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Average customer rating based on 1 comment:

nyzki, May 12, 2008 (view all comments by nyzki)
Good for Ms Durham, It is about time that someone had the guts to speak out against this type of Garbage that is being pushed onto our children.

Merchandisers should be ashamed of themselves.Our kids have a hard enough time growing up in todays world without having sexual images and music such as Britney Spears splashed across the screen everytime they sit down to watch tv.


Advertisers need to stop making a buck off of prepubescent girls and just let them be little girls.
For soon enough they will have to face the realities of adulthood.

Little girls try to be grown up before they know what that even is, Or know how to handle it. They are making potential victims out of our girls by sending out the wrong messages.

We are afraid for our girls that some pedophile might be lurking arround the corner. It is time to put an end to this.

Parents stop letting your girls play with toys that are not age appropriate or give off the wrong message to little girls. Use better judgement. Talk to your child about what is appropriate.

Was this comment helpful? | Yes | No
(11 of 17 readers found this comment helpful)

Product Details

ISBN:
9781590200636
Author:
Durham, M. Gigi
Publisher:
Overlook Press
Author:
Durham, Gigi
Subject:
Media Studies
Subject:
Women's Studies - General
Subject:
Human Sexuality
Subject:
Mass media
Subject:
Self-perception in adolescence.
Subject:
Life Stages - Adolescence - Sexuality
Subject:
Life Stages - Teenagers
Subject:
Mass media -- Social aspects -- United States.
Subject:
Women in mass media
Subject:
Self-Help : General
Subject:
Child Care and Parenting-Parenting Teens
Subject:
Child Development
Subject:
Marriage
Copyright:
Edition Description:
Hardback
Publication Date:
20080531
Binding:
HARDCOVER
Grade Level:
from 12
Language:
English
Pages:
320
Dimensions:
9.32x6.22x1.00 in. 1.10 lbs.
Age Level:
from 18

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Related Subjects

Health and Self-Help » Child Care and Parenting » Parenting Teens
Health and Self-Help » Psychology » General
Health and Self-Help » Self-Help » General
History and Social Science » Feminist Studies » Sex and Power
History and Social Science » Gender Studies » Womens Studies
History and Social Science » Sociology » Media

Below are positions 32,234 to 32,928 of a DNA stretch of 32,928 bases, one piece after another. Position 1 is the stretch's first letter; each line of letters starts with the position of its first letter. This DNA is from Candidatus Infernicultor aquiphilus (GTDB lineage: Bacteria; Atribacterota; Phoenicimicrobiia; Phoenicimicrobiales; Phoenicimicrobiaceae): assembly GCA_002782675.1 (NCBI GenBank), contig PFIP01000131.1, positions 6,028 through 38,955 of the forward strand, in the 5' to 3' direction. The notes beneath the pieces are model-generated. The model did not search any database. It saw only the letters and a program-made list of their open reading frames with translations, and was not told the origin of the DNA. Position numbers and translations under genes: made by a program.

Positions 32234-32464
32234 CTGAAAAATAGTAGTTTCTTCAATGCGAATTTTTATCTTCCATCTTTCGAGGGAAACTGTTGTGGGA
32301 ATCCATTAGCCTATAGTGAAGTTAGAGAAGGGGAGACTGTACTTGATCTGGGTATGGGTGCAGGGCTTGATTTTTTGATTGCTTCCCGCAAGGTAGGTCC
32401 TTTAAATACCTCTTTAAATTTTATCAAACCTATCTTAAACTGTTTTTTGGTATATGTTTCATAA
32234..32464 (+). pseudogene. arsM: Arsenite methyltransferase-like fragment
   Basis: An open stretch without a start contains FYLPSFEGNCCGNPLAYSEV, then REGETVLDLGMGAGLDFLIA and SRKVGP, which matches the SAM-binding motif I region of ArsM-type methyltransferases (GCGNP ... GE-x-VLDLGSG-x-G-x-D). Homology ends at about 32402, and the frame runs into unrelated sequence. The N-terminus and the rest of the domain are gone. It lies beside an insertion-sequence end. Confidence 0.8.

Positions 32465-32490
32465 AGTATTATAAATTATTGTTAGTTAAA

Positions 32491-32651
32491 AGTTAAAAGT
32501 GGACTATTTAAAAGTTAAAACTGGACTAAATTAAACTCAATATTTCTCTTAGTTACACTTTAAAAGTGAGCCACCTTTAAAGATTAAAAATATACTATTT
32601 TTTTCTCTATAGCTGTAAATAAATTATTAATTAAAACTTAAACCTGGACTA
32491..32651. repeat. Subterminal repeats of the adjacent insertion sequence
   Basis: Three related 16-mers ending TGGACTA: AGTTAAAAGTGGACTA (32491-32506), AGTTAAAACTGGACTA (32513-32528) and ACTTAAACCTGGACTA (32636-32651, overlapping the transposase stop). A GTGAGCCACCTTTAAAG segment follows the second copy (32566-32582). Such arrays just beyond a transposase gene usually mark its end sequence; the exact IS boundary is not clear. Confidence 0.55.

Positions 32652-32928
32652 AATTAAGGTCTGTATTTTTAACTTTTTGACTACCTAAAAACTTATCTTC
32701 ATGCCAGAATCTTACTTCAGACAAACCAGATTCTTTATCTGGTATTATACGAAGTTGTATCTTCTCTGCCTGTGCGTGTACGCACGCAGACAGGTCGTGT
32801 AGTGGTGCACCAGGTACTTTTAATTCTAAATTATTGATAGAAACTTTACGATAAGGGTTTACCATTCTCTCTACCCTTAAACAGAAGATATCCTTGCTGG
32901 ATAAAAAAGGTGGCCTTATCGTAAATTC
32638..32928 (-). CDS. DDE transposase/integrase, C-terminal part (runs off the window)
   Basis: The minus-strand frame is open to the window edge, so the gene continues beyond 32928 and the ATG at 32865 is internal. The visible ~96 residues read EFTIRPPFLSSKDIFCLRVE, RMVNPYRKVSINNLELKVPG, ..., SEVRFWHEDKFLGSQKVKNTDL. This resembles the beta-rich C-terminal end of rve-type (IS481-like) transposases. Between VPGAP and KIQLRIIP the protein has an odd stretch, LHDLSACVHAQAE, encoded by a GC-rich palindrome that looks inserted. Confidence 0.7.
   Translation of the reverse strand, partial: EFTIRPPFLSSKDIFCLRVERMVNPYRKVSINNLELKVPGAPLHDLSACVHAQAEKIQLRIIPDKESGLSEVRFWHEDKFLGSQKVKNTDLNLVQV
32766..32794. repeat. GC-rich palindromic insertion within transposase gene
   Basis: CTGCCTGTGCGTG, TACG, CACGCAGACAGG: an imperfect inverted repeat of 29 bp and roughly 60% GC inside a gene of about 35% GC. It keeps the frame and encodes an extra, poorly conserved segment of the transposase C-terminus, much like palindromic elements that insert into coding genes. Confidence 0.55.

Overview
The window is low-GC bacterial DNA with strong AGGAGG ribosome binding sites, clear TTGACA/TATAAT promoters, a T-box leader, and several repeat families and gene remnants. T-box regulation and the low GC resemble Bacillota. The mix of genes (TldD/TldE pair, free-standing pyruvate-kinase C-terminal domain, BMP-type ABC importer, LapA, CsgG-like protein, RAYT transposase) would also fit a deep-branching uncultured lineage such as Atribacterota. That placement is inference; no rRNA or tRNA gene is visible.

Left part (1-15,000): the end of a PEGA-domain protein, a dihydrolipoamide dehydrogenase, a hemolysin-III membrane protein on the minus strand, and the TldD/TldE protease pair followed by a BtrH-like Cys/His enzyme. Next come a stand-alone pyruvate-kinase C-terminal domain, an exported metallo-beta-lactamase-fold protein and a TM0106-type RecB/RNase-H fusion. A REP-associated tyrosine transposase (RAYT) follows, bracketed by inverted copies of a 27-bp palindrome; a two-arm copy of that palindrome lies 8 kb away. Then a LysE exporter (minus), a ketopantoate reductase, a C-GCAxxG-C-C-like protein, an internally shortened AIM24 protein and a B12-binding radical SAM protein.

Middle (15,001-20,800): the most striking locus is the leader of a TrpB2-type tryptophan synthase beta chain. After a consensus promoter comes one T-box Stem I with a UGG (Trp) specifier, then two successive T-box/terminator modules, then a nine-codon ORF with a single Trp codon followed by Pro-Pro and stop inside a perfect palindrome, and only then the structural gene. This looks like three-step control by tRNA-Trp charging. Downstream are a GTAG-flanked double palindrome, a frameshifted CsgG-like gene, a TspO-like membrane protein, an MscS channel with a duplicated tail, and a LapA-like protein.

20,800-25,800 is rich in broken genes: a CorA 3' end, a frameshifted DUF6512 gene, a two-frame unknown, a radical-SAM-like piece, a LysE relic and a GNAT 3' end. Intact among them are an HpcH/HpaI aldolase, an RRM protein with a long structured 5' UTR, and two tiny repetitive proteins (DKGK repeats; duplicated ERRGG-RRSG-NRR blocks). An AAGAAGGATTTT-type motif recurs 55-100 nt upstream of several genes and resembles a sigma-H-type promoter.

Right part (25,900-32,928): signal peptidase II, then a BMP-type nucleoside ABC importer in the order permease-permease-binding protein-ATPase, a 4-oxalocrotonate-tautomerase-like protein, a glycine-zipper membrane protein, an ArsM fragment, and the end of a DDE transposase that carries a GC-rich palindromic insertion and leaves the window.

The Lolita Effect: Why the Media Sexualize Young Girls and What You Can Do about It New Hardcover
0 stars - 0 reviews
$24.95 In Stock
Product details 320 pages Overlook Press - English 9781590200636 Reviews:
"Publishers Weekly Review" by , "We've all seen it — the tiny T-shirts with sexually suggestive slogans, the four-year-old gyrating to a Britney Spears song, the young boy shooting prostitutes in his video game — and University of Iowa journalism professor Durham has had enough. In her debut book, she argues that the media — from advertisements to Seventeen magazine — are circulating damaging myths that distort, undermine and restrict girls' sexual progress. Durham, who describes herself as 'pro-girl' and 'pro-media,' does more than criticize profit-driven media, recognizing as part of the problem Americans' contradictory willingness to view sexualized ad images but not to talk about sex. Chapters expose five media myths: that by flaunting her 'hotness' a little girl is acting powerfully; that Barbie has the ideal body; that children — especially little girls — are sexy; that violence against women is sexy; and that girls must learn what boys want, but not vice versa. After debunking each myth, Durham offers practical suggestions for overcoming these falsehoods, including sample questions for parents and children. In a well-written and well-researched book, she exposes a troubling phenomenon and calls readers to action." Publishers Weekly (Copyright Reed Business Information, Inc.)
"Review" by , "Dr. Durham offers insight, information, and instruction on combating early sexualization and allowing girls to just be girls. Her scholarly expose of the 'Lolita-ization' of young women describes why cleavage is the new yardstick for female achievement. Women young and old can benefit from the wisdom in this book."
"Review" by , "A fascinating book that explores the charged topic of sexuality beyond moral clichés...An important advocate for healthy sexuality, education, and media literacy-key ingredients for ushering into a safe, empowered adulthood."
"Review" by , "Durham's provocative and erudite study of the demeaning way society views girls serves both to alarm and educate; consider it required reading for parents and their daughters."
"Synopsis" by , In this expos of how young girls are sexualized in today's media, the author uses examples from popular TV shows, magazines, movies, and Web sites to show for the first time all the ways in which sexuality is defined in media — often in ways detrimental to girls' healthy development.